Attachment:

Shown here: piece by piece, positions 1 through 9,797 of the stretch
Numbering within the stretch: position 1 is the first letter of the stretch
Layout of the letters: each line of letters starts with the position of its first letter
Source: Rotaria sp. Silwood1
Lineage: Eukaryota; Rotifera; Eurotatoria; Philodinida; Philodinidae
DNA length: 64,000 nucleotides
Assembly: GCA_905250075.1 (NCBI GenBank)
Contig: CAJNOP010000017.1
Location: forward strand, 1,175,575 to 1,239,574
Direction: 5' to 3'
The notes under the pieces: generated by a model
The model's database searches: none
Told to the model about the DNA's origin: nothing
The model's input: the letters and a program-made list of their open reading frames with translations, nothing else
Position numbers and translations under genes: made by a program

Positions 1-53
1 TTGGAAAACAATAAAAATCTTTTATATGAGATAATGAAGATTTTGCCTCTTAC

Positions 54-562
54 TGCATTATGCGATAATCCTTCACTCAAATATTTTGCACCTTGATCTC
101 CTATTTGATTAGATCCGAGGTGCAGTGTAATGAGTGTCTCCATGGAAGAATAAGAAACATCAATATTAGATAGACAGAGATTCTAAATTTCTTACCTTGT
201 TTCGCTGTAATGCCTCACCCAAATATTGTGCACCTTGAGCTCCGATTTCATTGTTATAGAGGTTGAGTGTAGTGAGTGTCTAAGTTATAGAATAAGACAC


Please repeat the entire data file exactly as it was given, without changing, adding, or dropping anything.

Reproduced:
Shown here: piece by piece, positions 1 through 9,797 of the stretch
Numbering within the stretch: position 1 is the first letter of the stretch
Layout of the letters: each line of letters starts with the position of its first letter
Source: Rotaria sp. Silwood1
Lineage: Eukaryota; Rotifera; Eurotatoria; Philodinida; Philodinidae
DNA length: 64,000 nucleotides
Assembly: GCA_905250075.1 (NCBI GenBank)
Contig: CAJNOP010000017.1
Location: forward strand, 1,175,575 to 1,239,574
Direction: 5' to 3'
The notes under the pieces: generated by a model
The model's database searches: none
Told to the model about the DNA's origin: nothing
The model's input: the letters and a program-made list of their open reading frames with translations, nothing else
Position numbers and translations under genes: made by a program

Positions 1-53
1 TTGGAAAACAATAAAAATCTTTTATATGAGATAATGAAGATTTTGCCTCTTAC

Positions 54-562
54 TGCATTATGCGATAATCCTTCACTCAAATATTTTGCACCTTGATCTC
101 CTATTTGATTAGATCCGAGGTGCAGTGTAATGAGTGTCTCCATGGAAGAATAAGAAACATCAATATTAGATAGACAGAGATTCTAAATTTCTTACCTTGT
201 TTCGCTGTAATGCCTCACCCAAATATTGTGCACCTTGAGCTCCGATTTCATTGTTATAGAGGTTGAGTGTAGTGAGTGTCTAAGTTATAGAATAAGACAC